Project Report on Primark’s Managing Communication, Knowledge and Information Executive Summary
Primark, the clothing retailer, has recently experienced rapid growth and is in the middle of a major strategic change from ‘pile it high and sell it cheap’ discount retailer to mid-market brand with celebrity status. It has gained market share at the expense of established clothing retailers such as Next and Marks and Spencer (M&S). It has also battled effectively against supermarkets, such as Asda and Tesco, which offer low-cost clothing lines. Primark’s success has been most apparent in the growing UK women’s wear sector which, in 2006, had total sales of £18bn. It has set itself the objective of overtaking M&S and becoming the UK market leader in women’s wear.
Primark’s recent growth has been rapid. In 2006, it increased its number of outlets by 22 %, and its total selling space by 40 %. Originally, Primark tended to locate in cheap, out-of-town sites in areas of low income. These locations kept costs down and meant that the company was close to its target market. Recently, however, it decided to take its discount approach into the mainstream market. It has begun targeting middle income customers and competing more directly with M&S, Debenhams and Next.
Primark has achieved this in a number of ways including moving into town centre, high street sites in larger, more affluent locations. It no longer targets exclusively the low income customer, and now says that its primary target market is “young, fashion conscious fewer than 35s” who want fashionable clothing at competitive prices. It helps that people are no longer embarrassed to be seen wearing low-cost clothing brands. Primark has been featured in fashion magazine “Vogue”, and celebrities have been seen wearing Primark clothing.
P1:- Assessment of information and knowledge needs.
The information needs assessment process is a planned, systematic approach to determining the information needs of each distinct customer group. Its purpose is to help you develop information products targeted specifically to each group and need.
Understanding the function of each person and group within your user community and how these individuals and groups interact will enable you to plan the types of information products and services that will be most useful to them.
Information services are no different than any other type of product one might sell. However, an intense planning effort is required to develop those products which will be most useful to your market; to target the products carefully, so that your audience will be receptive to them: and to choose marketing techniques which will convince your customers that the products are worth purchasing and using.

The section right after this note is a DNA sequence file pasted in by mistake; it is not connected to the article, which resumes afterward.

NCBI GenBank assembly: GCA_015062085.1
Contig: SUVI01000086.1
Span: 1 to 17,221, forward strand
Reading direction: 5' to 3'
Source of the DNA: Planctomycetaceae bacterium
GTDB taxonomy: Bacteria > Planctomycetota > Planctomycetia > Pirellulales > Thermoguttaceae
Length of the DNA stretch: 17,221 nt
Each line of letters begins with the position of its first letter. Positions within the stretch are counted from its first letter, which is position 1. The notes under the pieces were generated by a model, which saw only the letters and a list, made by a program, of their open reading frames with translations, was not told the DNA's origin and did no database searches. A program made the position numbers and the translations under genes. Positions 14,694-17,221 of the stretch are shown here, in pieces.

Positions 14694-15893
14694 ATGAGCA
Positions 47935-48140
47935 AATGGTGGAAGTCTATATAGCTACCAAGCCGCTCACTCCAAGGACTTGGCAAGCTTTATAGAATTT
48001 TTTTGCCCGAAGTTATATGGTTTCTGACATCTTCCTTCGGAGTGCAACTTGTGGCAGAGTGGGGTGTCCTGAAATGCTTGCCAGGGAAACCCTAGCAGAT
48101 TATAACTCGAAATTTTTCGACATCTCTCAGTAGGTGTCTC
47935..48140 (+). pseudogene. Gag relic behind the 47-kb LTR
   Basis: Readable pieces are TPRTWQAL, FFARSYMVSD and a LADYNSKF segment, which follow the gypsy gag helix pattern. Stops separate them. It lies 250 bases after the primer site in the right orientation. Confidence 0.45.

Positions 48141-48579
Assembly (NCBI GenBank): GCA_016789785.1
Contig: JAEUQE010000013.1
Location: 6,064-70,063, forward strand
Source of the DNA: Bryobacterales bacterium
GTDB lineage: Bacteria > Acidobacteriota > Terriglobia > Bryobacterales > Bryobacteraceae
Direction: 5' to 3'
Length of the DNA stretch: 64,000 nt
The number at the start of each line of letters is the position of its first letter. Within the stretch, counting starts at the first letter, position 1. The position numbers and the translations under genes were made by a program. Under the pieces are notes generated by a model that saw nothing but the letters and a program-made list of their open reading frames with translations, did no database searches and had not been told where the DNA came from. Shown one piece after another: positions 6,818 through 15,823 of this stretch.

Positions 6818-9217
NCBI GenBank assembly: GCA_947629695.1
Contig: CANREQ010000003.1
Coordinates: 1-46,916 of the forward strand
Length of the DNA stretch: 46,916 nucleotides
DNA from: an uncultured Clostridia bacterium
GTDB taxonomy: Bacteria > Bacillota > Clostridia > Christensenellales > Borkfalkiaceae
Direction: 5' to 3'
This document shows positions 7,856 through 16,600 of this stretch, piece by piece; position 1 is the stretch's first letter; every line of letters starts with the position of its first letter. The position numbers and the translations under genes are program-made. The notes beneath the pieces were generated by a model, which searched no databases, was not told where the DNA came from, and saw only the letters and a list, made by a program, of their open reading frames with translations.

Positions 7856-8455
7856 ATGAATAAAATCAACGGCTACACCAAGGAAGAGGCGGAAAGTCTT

It is crucial to understand your customers and why they require information. Each customer has his own information requirements and, while the same information may be needed by more than one customer, it may be used in entirely different ways by each. Not only do you need to know what information is required by each customer, but why it is needed. What purpose does the information serve? “A library program built around the information needs of potential patrons, as they perceive those needs and wants, becomes a highly valued
1. Identify the range of decisions to be taken.
There are many approaches to taking the strategic decisions that affect the direction and performance of an organization or team. Some provide a ready framework for action and others offer insights that can be readily applied. * Reversal theory
We are not always the same: we are inconsistent, we develop and we change, and so too do the people that we need to influence or lead. We are different people at different times, even under the same circumstances.
How it works
At the heart of the theory is the idea that our experience is shaped by alternative ways of seeing the world. Specifically, four pairs of opposite...
References: 1. Aalto, P. & Jarenko, L. 1984. Tieto yrityksen voimavarana. Weilin & Göös, Espoo. (In Finnish.)
5. Collins, R. J. 1997. Better Business Intelligence. How to Learn More about Your Competitors
7. Committee for the Future. 2001. Avauksia tietämyksen hallintaan.
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